Her (2013)

“Her” is an emotionally engaging film, bathed in smooth pastels, that cares little for soft blows, hitting home a multitude of profound messages, leaving its audience feeling both discouraged and hopelessly hopeful.

Director Spike Jonze (“Adaptation”, “Being John Malkovich”) takes us into a not so distant future, and—as the trailer promises—tells the love story of a man and his digital significant other. We meet Theodore Twombly (Joaquin Phoenix) very early. He’s writing a thoughtful card via voice commands; voice commands which are years beyond Siri’s age. Theodore is employed as a personalized letter writer. At this point in the future, the art and meaningfulness of handwritten notes to others has been totally forgotten, and now you can hire someone to do the dirty work of being emotionally connected to another person.

Theodore is a strange, awkward man, who is in the midst of his gap year between a broken up marriage with his wife, Catherine (Rooney Mara), and single life. He refuses to sign his divorce papers. He just isn’t ready for it yet. He has flashbacks to his marriage on a regular basis, taking him out of his present friendships, of which he has only one or two. He’s lonely, so he calls suggestive late night hotline numbers. On one of his work commutes, he spots an ad for a new operating system. Curiosity. He makes the purchase and after a few survey questions, life is breathed into Samantha (Scarlett Johansson). She’s an artificial intelligence of course, yet while she seems to be naught but a lifeless, voice-operated, computer program, she learns and adapts over time. It’s quite advanced, yet we imagine this kind of technology is not too far away from our current reality. Theodore and Samantha hit it off, so to speak, and he travels everywhere with her. Before you know it, they are madly in love… Well, virtually speaking.

As a really weird, and even more quirky romantic comedy, sort of, “Her” works very well. There are fun voice over cameos from Kristen Wiig and Bill Hader, yet you would never guess it was them behind the audio. A fun trick to possibly drive the audience into further confusion on the state of post-modern relationships. Amy Adams plays the cleverly named Amy, one of Theodore’s friends. She might be classified as a certified hipster, but she seems to be seeking not just romance, but a sacrificial love that her current relationship doesn’t provide. Chris Pratt is a receptionist at Theodore’s work. He’s possibly more socially awkward than Theodore, yet it’s all fun and games anyway.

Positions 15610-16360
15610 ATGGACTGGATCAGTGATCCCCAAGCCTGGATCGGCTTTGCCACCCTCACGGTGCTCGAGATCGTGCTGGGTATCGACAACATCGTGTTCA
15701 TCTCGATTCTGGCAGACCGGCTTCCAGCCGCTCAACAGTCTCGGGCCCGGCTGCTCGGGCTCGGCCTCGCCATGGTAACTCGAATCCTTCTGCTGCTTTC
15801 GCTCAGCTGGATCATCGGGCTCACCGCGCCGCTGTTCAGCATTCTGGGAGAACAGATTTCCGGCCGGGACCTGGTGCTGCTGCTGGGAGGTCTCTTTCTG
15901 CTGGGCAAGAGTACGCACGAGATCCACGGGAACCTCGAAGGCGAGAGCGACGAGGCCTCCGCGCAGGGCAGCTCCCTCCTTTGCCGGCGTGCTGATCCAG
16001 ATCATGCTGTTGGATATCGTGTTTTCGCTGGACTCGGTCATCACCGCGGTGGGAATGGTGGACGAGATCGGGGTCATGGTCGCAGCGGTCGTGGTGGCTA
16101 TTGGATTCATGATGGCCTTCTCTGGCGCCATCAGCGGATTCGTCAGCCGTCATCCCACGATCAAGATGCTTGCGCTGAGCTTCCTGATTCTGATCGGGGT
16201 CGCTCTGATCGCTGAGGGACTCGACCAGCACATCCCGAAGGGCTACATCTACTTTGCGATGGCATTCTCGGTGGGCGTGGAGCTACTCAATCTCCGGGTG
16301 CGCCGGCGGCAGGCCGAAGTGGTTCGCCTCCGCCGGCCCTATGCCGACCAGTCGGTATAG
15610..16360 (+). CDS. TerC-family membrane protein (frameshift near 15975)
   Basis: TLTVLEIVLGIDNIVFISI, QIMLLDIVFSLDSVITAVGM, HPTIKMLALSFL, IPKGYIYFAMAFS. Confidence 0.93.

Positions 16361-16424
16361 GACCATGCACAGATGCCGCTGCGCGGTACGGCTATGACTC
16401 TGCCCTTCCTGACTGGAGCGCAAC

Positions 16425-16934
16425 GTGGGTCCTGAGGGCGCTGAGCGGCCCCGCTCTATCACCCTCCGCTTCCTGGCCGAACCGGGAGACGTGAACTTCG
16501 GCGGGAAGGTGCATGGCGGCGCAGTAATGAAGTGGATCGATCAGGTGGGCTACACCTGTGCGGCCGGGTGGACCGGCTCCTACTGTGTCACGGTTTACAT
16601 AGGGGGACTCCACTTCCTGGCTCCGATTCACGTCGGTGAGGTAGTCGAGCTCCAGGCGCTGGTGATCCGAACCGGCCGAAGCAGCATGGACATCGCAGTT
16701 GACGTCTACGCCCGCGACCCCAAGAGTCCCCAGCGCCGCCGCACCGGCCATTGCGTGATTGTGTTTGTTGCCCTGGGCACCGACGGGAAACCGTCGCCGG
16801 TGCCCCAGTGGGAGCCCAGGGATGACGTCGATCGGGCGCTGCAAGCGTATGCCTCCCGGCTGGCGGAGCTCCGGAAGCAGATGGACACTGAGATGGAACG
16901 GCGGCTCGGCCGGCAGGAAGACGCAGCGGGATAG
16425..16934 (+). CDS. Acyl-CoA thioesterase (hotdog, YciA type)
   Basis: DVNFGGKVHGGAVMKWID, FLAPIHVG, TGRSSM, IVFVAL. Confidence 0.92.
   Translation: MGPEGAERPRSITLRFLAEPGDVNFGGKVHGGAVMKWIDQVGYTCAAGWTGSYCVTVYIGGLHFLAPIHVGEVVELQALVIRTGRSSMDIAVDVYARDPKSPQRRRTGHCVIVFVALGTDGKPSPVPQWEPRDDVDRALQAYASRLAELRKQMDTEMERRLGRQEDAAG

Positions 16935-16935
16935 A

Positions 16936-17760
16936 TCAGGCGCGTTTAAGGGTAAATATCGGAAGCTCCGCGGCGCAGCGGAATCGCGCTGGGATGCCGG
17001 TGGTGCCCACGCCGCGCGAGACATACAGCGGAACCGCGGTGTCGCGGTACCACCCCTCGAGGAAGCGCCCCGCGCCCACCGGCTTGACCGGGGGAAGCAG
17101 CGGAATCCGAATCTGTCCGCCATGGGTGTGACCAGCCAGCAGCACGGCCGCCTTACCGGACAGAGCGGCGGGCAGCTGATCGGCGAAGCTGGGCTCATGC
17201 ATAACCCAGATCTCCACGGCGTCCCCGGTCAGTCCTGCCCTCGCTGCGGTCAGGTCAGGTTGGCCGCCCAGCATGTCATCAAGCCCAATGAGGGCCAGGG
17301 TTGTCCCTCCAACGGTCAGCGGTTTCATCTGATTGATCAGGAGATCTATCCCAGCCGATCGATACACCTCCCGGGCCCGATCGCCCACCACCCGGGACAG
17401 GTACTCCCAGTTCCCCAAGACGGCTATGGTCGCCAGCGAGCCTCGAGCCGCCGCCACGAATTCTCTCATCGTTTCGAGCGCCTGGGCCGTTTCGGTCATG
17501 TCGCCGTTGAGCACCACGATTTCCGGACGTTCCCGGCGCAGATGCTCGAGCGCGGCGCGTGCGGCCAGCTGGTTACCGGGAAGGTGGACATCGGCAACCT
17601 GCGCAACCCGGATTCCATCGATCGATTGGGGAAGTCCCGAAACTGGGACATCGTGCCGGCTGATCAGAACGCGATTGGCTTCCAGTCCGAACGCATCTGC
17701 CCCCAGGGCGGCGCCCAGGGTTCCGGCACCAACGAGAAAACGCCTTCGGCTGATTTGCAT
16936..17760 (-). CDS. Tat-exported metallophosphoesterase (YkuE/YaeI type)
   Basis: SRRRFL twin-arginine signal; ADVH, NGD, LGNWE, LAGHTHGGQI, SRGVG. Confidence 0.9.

This is all the set up, but I perceive the feeling that Jonze is after much more than a tight little storyline. While Theodore’s digital relationship seems to be the main focus of “Her”, there is a much stronger presence of Jonze’s thematic material. At the end of the day, “Her” feels like a character study of Twombly, but more than that, a character study of our society, and how we look at technology. We laugh and scoff at the silliness of Theodore’s ability to fall in love with a computer personality, but after we finish laughing, we return our gaze to our iPhones and inferior Android phones. See, even now, I put a personality of sorts into the two devices, proclaiming my iPhone to be superior to any other smart phone. We, as a North American culture (probably worldwide too, I imagine) have placed an importance on technology. We love  it. We complain that we would cease to exist without it.

Theodore has virtual, or cyber sex, with Samantha. It’s all through words. To them, it is quite the emotional endeavor, and to us, it is auditorily striking. We find by the end of the film however, that Samantha had thousands of emotional connections and relationships with countless other people. Theodore was one among the many. Earlier in the film, Theodore tries to enjoy a date with a woman, yet while she wanted a connection, Theodore craved casual sex. “Her” speaks not only to our post modern view of technology, but to the dangers and emptiness that casual sex and casual relationships bring. We live in a society dominated by sex-drenched media and advertising. While “Her” absolutely does not commend the Christian worldview, it does not shy away from the importance of commitment in relationships. How far must our society go to be pretty darn messed up? Spike Jonze says it’s not too far away. That’s pretty terrifying.

The seamlessness of communication between ones email box, web searching, and voice messaging in “Her” looks to be very attractive. As Theodore walks to work, or really anywhere for that matter, he is surrounded by a crowd of individuals just like him. No one walks with friends or family, no, they all wear similar headsets to his. A conversation with another human being seems a bit too out of the ordinary. Again, a reality not too far from ours.

I am not a huge Joaquin Phoenix fan, but I cannot deny how stellar of a performance this is. Phoenix is alarmingly convincing. Convincing enough to hopefully warn us of what the future may hold.